It's powered by a one hundred horsepower electric engine that runs on batteries. "It's a lot less expensive to run and it doesn't pollute."
Mark decided he wanted an electric car a couple of years ago, but couldn't find one. General Motors, and Ford briefly made electric cars and pickups a decade ago, but pulled them off the market and scrapped most of them. Tesla does make a $100 thousand roadster, but Mark couldn't afford one. "I didn't want to mortgage my house to buy an electric car."
Mark learned folks have been building their own electrics for years. So, he spent about 15 thousand dollars on an electric conversion kit and bought an old fiberglass kit car.
The car cruises at 65. It has a 60 mile range around town ... about 30 miles on the freeway. Just enough to get him to his job as a nurse at the County Jail, 26 miles away. He made the commute a few times, before the county pulled the plug.
"I can get to work but I have to plug the car in to get back, and I'm running into a problem where the county is telling me that I can't plug my car in down there for various reasons." Mark explained.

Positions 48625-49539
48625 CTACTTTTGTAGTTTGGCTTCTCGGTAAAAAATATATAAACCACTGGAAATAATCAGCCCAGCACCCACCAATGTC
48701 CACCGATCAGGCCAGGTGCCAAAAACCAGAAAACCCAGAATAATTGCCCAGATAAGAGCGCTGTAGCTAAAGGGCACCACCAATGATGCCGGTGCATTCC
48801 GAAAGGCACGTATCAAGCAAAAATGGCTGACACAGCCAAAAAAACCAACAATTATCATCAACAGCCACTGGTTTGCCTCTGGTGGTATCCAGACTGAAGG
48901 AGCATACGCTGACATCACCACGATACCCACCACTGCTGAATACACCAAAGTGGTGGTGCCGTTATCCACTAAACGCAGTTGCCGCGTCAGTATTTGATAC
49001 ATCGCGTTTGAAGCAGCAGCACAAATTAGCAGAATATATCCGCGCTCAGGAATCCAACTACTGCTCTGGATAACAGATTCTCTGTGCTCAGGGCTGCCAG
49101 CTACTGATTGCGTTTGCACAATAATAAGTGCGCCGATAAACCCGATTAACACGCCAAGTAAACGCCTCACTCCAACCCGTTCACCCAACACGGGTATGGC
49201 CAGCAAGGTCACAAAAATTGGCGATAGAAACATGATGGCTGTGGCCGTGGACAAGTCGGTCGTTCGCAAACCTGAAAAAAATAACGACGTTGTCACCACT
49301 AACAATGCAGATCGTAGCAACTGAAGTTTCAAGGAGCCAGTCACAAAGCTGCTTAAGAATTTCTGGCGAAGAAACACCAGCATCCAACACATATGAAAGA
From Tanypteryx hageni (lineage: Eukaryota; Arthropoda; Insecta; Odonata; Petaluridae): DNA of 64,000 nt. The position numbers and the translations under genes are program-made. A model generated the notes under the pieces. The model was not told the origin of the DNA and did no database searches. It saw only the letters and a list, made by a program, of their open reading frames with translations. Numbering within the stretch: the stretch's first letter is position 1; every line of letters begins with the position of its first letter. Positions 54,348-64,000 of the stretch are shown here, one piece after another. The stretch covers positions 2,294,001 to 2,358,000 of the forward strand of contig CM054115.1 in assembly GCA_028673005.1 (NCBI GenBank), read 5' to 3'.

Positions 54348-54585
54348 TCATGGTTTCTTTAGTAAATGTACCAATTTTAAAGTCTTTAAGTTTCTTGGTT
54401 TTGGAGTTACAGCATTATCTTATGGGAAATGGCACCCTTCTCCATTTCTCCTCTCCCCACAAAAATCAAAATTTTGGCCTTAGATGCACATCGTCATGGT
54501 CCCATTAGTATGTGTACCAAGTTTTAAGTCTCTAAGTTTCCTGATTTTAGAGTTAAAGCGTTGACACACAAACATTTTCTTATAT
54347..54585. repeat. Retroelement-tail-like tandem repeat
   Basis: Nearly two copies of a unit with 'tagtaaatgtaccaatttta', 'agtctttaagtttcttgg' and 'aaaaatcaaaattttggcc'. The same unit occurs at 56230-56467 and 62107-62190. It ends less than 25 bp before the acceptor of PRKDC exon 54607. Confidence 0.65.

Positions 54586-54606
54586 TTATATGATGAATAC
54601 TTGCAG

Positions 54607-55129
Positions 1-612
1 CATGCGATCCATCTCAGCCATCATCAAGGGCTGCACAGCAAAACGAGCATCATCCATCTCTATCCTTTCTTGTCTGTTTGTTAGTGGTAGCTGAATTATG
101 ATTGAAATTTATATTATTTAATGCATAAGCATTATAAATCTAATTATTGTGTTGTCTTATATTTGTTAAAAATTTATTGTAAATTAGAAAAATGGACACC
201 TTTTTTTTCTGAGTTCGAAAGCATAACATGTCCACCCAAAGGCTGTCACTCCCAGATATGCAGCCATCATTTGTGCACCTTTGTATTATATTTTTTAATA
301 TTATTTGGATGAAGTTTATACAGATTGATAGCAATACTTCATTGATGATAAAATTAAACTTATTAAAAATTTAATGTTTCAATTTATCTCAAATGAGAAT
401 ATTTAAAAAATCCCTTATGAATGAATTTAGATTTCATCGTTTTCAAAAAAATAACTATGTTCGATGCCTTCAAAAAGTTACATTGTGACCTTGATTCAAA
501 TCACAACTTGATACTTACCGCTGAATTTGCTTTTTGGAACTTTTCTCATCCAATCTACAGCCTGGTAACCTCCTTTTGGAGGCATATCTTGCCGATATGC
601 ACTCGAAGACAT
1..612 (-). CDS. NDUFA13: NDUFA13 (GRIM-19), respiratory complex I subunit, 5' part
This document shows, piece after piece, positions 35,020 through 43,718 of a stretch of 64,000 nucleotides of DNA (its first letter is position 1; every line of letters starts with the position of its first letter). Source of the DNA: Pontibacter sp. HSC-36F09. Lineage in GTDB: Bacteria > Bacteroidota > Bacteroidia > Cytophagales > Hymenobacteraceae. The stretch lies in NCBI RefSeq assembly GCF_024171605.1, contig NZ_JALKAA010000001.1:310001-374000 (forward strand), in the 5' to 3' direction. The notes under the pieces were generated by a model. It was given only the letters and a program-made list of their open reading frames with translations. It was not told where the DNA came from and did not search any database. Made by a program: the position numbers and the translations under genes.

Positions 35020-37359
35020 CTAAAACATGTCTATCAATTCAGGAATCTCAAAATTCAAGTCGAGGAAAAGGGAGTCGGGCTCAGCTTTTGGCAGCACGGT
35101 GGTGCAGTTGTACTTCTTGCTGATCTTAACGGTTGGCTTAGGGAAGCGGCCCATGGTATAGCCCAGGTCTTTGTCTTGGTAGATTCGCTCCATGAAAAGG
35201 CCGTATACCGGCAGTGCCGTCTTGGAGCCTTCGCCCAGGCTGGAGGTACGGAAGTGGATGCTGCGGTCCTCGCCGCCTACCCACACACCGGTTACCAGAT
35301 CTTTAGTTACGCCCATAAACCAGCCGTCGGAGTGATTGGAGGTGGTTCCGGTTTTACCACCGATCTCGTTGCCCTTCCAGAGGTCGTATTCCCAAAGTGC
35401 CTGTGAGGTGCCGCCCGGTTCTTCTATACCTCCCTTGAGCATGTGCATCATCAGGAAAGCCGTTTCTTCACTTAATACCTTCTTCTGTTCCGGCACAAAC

Tom Mackenzie, of the Merced County Sheriff's Office says letting Bush use county electricity to power his car is like letting the taxpayers buy his gas. "Even though it's an insignificant amount of money it's still basically incurred by the county at taxpayers' expense." Mackenzie said.
Mark figures his car uses less than a dollar's worth of juice every day. He would be happy to pay, but there's no process in place for him to do that. He figures things will have to change. "This is bigger than just me getting a parking spot, this is a national issue we are all going to have to eventually embrace."
General Motors, Nissan and Toyota will have all electric, and plug in gas electric hybrids on the market by the end of the year and Mark may not be the only one needing a place to plug in.
The state of California is anticipating an electric car boom, and building 12 hundred charging stations but they will be in LA, San Francisco ... and Sacramento. Employers and businesses in the Central Valley may have to start thinking ahead.